One size does not fit all when it comes to imaging use, so it makes sense that it’s not a fit for utilization optimization, either. Indeed, a recent study suggests a targeted approach to managing imaging utilization could be more effective than a national intervention.
In “Use of Public Data to Target Variation in Providers’ Use of CT and MR Imaging among Medicare Beneficiaries” (February 5, Radiology), a team of authors led by Dr. Ivan Ip examined geographic trends in imaging referrals. They found a wide variation in use, ranging from 330 studies per 1,000 beneficiaries to 684 per 1,000. The research team used a pair of public CMS databases to assess 124 million diagnostic imaging services provided to Medicare beneficiaries in 2012.
“Although national campaigns and federal policy changes may enable broad system-level improvement, our results suggest that more targeted interventions, focusing on providers that order and/or perform the most common procedures in the highest impact regions, may more efficiently promote needed change,” they write.
Another recent article said recommendations against imaging for headaches could cause undiagnosed brain tumors to be missed. Dr. Ammar Hawasli of the Washington University School of Medicine in St. Louis worries that proposed population-based regulation on medical imaging utilization could lead to negative outcomes for patients who present with headaches as their only symptom.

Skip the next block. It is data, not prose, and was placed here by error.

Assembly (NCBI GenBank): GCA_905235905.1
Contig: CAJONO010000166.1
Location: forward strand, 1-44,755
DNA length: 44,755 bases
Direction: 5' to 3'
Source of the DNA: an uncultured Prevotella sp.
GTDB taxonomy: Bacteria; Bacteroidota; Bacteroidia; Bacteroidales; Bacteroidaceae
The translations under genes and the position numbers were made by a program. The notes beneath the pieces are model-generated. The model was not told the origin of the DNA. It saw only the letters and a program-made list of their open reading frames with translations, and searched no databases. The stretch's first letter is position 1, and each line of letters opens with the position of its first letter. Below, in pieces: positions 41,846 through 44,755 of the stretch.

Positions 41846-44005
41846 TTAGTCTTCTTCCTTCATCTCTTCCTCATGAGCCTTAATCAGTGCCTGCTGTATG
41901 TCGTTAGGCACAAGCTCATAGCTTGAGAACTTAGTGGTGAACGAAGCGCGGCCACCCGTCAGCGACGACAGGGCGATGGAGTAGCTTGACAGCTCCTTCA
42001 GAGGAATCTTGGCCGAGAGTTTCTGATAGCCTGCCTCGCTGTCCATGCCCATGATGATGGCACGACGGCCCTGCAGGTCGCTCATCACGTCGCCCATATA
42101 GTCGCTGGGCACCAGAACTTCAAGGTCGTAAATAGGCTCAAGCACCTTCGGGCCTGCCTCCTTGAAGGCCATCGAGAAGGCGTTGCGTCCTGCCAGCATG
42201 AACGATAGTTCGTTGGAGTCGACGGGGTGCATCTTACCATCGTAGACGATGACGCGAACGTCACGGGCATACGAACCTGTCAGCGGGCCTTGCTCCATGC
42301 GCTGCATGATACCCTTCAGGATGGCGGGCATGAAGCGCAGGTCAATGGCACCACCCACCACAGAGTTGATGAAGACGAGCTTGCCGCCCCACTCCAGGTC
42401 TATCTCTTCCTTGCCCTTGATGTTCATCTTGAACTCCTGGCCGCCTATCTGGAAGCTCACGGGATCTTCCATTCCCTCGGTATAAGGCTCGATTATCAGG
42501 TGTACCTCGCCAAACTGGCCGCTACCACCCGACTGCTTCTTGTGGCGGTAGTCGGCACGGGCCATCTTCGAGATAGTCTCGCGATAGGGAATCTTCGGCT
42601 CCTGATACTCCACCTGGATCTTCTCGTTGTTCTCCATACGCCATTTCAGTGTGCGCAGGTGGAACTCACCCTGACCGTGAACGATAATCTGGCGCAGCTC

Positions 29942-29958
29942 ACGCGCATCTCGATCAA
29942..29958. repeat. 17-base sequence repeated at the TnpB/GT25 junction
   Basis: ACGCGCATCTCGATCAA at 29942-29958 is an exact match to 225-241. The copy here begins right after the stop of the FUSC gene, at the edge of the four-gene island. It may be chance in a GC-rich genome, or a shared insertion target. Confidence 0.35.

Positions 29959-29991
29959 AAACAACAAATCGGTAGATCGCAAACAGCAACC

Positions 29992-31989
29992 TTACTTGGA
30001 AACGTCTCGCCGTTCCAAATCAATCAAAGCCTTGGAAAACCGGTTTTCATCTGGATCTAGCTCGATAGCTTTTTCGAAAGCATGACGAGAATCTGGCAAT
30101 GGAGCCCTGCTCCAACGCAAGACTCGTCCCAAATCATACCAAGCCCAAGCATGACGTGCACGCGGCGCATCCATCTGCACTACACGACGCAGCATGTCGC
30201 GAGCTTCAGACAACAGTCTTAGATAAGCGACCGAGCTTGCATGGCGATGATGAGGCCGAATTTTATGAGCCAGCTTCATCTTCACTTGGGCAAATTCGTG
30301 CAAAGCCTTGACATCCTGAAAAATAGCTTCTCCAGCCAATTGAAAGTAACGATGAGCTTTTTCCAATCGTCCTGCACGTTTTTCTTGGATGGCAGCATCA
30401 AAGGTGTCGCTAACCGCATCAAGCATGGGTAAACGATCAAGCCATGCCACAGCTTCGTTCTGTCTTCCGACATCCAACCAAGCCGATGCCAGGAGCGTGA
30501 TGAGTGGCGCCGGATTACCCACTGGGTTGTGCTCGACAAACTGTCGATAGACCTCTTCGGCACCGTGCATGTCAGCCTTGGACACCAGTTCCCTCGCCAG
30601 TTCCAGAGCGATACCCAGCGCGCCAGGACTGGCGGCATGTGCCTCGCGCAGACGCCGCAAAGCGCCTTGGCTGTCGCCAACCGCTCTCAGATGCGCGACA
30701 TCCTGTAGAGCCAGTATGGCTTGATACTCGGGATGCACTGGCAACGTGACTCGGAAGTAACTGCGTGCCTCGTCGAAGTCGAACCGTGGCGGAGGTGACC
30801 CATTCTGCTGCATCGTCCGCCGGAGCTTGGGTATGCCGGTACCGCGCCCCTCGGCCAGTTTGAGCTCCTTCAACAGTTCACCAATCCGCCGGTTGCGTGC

Hawasli and his team reviewed presenting symptoms and preoperative histories of 95 patients diagnosed with brain neoplasms through the use of open-brain biopsies. Eleven of the patients presented with headaches only, and the authors determined that the tumors would have been missed in three to seven of those patients using the Choosing Wisely neuroimaging guidelines being proposed.
In an article in HealthImaging, editor Evan Godt says these stories are proof of the dangers of taking too broad of an approach to utilization optimization. We certainly agree, but we see an even bigger message here. Rather than sweeping pronouncements, what we need is a thoughtful, agile move away from traditional imaging models toward strategic, value-based imaging departments.
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